Backyard garden progress

The garden is now in full swing. Lettuce is growing like mad, Tomatoes are bearing heavily (some Queensland fruit fly issues), Heirloom beetroot, colourful carrots, Dutch Cream potatoes and Golden Bantam sweet corn are coming along and Giant of Stuttgart beans and Yukomo Giant snow peas are flowering well. Our unsuccessful crops were 1 melon plant and 1 eggplant + Pak Choy, all of which may not have had enough water when planted as seed. We have been fertilizing with seaweed solution every two weeks and weeding occasionally, however when a heavy mulch is applied to all plants there is very little weeding required. Check out the photos below for more details.

We have been swamped by a mass of Lettuce! Plenty for everyone at least.

We have been swamped by a mass of Lettuce! Plenty for everyone at least.

Tomatoes bearing heavily and soon to ripen. Queensland fruit fly has had some affect on yield.

Heirloom Tomatoes (Tommy Toe, Green Zebra, Black Russian, Waspinicon Peach and Jaune Flamme) bearing heavily and soon to ripen. Queensland fruit fly has had some affect on yield.

A simple fruit fly trap consisting of a used milk bottle (slit cut into the side) and a cheap fly bait (attached to hang inside the bottle lid) has an effective range of about 500m.

I got this idea while chatting to an old Italian man around the corner who grows the most impressive food in his small front yard. Every day he tends to his heavily bearing plants and trees of tomatoes, peppers, citrus and fig and it seems that almost every living plant in his yard bears an edible fruit. His design for a fruit fly trap consists of a used milk bottle (slit cut into the side to allow flies in and keep water out) and a cheap fly bait (attached to hang inside the bottle lid), which has an effective range of about 500m.

Tomatoes have been trained onto stakes, beans and peas onto an A frame of veg string.
Tomatoes have been trained onto stakes and beans and peas are trained onto an A frame of veg string.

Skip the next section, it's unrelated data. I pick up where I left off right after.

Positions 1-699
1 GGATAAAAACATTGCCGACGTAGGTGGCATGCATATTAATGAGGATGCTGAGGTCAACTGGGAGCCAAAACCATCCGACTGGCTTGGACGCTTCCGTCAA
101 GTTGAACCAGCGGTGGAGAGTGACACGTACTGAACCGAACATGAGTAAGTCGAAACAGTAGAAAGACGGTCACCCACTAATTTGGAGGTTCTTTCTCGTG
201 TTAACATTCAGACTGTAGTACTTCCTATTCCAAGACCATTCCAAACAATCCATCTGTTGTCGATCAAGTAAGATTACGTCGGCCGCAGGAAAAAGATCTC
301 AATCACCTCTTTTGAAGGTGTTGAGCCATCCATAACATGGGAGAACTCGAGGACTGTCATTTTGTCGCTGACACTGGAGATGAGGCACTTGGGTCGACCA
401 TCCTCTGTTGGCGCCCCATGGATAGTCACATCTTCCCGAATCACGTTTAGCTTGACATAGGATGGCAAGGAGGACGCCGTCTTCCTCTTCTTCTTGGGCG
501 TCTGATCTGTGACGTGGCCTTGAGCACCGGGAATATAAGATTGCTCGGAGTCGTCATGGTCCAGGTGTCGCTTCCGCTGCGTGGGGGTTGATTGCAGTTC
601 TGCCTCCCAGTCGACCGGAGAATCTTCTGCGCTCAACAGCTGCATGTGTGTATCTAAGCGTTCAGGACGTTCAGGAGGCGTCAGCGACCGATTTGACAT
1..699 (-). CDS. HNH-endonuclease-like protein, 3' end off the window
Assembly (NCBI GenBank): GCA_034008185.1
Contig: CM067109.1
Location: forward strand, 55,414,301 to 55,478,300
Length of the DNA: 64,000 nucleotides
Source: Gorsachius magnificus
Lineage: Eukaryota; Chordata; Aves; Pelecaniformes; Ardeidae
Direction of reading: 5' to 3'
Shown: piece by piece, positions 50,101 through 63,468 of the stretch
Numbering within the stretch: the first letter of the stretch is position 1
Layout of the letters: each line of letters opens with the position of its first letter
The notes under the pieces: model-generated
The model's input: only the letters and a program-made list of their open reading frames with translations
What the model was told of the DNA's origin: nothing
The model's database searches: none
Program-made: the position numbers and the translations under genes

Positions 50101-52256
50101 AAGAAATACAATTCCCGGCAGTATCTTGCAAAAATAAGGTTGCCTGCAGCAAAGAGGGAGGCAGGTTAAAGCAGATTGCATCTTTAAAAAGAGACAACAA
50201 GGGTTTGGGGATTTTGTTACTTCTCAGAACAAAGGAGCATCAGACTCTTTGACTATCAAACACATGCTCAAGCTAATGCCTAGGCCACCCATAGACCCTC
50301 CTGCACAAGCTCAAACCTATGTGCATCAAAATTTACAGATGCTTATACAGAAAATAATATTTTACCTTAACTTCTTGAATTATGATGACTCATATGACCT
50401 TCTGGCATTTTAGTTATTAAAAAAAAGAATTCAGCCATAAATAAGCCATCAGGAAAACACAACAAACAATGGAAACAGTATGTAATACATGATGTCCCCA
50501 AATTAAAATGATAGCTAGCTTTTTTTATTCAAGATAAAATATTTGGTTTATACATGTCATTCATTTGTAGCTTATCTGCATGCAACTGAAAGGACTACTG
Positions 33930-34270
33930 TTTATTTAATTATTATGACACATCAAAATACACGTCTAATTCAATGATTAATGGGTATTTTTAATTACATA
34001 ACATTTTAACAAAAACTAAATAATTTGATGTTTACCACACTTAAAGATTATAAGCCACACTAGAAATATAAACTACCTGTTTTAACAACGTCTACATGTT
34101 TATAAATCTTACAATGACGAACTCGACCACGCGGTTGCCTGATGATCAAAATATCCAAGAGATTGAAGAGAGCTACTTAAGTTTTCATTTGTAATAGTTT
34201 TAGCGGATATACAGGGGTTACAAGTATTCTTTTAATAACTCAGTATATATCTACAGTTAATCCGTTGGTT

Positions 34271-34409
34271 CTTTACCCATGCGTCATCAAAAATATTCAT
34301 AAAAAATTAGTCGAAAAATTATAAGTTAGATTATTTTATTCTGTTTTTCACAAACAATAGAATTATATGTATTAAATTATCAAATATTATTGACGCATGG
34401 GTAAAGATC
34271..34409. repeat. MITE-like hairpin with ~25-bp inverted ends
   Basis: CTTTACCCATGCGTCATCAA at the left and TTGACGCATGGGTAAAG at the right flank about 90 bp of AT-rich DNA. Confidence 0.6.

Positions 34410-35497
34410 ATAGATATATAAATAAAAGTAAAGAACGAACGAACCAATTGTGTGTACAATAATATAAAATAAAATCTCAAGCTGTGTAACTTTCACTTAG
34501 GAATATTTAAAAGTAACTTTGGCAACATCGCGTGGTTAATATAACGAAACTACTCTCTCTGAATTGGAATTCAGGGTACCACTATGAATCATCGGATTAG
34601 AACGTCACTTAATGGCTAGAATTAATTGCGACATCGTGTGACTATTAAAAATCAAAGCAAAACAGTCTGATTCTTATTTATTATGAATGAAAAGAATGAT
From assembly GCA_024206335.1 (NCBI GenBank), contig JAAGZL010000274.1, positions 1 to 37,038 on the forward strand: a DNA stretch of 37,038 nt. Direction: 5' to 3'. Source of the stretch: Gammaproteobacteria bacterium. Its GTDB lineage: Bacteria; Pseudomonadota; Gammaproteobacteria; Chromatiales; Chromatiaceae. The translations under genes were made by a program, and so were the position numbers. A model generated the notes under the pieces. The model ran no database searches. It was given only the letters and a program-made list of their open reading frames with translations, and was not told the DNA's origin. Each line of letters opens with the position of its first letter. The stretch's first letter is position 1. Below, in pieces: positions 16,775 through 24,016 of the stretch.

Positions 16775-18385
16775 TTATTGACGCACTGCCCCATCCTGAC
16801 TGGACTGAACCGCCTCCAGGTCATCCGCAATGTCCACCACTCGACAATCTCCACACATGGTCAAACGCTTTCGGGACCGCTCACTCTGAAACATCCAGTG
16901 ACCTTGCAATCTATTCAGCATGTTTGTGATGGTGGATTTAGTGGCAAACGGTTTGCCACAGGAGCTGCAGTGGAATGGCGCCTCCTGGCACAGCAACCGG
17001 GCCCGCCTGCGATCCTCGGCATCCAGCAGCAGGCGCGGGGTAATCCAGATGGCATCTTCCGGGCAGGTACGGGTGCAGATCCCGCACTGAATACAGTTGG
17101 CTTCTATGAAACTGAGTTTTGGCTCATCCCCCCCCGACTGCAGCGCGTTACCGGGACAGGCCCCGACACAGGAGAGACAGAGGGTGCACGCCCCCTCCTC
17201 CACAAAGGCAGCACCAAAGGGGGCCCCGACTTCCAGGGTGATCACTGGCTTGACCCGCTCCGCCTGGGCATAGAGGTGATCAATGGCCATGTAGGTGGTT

Before we started our veggie garden we were told it was going to require a lot of effort to grow organically. This is not true. The main factors to consider are efficiency and ease of watering, efficient mulching (reduced weeding/water loss) and diverse crops.

Before we started our vegie garden we were told that it was going to require a huge effort to grow organically. This did not prove true for us. The main factors to consider, however, are; initial veg bed preparation (lots of manure incorporation!), efficiency and ease of watering (automatic drip means we don’t have to hand water every day), adequate mulching (reduces weed growth/water loss) and diverse crops (if some plants fail others are always there).

If you enjoy gardening, are used to a little hard work and are willing to think about practical solutions to problems then you may like to try growing vegetables organically. After all, choosing the “best” chemical for your garden problem is lazy and expensive + you might end up with some nasty residues in your garden fresh veg. Just remember organic gardening is not a new concept and doesn’t require you to grow dreadlocks and start wearing hemp pants, it’s how our grandparents and generations before knew how to grow food. Food was grown for taste and quality rather than purely yield. So go for it, talk to the older generation, read lots of books and grow a few things 🙂